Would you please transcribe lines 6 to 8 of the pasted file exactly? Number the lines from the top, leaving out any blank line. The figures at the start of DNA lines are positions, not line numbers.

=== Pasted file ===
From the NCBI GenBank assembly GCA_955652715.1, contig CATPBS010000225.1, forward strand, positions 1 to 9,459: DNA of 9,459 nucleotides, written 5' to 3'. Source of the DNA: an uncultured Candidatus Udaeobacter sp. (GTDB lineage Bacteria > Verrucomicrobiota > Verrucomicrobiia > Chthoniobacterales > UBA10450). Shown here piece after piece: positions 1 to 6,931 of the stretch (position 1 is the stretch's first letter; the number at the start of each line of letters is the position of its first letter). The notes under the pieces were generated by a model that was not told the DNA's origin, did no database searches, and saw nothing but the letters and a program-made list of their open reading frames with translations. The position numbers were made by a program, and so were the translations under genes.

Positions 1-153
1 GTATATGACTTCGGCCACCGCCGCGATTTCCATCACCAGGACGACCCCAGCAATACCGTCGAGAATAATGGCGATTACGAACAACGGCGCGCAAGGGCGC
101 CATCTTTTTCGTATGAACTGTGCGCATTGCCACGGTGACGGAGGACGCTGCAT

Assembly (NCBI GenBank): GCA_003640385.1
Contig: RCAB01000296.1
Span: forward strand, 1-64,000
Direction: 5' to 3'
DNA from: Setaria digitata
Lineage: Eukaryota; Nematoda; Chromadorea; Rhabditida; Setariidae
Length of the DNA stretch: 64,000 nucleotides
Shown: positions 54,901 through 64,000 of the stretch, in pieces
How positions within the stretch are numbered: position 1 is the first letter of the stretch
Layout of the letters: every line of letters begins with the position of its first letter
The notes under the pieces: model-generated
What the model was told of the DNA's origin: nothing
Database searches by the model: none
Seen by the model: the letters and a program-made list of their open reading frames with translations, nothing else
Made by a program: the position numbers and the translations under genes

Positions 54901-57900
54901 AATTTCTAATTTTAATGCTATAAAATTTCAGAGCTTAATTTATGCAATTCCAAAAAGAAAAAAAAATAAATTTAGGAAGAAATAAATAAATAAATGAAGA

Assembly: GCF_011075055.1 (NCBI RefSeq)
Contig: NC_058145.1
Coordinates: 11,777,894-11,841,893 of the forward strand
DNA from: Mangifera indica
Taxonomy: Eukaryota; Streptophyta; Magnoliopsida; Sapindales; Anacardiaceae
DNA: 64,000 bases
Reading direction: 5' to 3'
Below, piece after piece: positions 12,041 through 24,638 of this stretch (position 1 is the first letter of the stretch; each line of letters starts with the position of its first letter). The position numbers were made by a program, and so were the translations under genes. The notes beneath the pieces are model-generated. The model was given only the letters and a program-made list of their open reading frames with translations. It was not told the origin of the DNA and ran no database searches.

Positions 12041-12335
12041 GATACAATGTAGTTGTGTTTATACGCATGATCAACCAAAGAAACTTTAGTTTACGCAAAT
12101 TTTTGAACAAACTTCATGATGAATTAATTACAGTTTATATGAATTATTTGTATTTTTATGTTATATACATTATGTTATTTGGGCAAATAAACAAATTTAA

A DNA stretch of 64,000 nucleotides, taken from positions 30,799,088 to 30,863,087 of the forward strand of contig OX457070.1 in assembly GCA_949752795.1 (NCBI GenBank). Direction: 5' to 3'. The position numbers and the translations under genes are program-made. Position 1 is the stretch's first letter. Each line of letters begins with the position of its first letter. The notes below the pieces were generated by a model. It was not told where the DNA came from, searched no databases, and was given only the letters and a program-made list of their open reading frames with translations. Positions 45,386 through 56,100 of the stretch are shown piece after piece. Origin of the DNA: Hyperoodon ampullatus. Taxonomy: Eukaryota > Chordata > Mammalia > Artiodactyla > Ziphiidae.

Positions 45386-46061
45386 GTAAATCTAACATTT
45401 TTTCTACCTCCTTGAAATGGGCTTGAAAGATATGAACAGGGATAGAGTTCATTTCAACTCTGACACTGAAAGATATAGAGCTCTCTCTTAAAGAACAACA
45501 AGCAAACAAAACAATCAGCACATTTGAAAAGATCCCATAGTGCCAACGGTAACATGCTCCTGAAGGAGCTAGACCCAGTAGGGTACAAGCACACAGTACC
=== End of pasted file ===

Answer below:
Contig: RCAB01000296.1
Span: forward strand, 1-64,000
Direction: 5' to 3'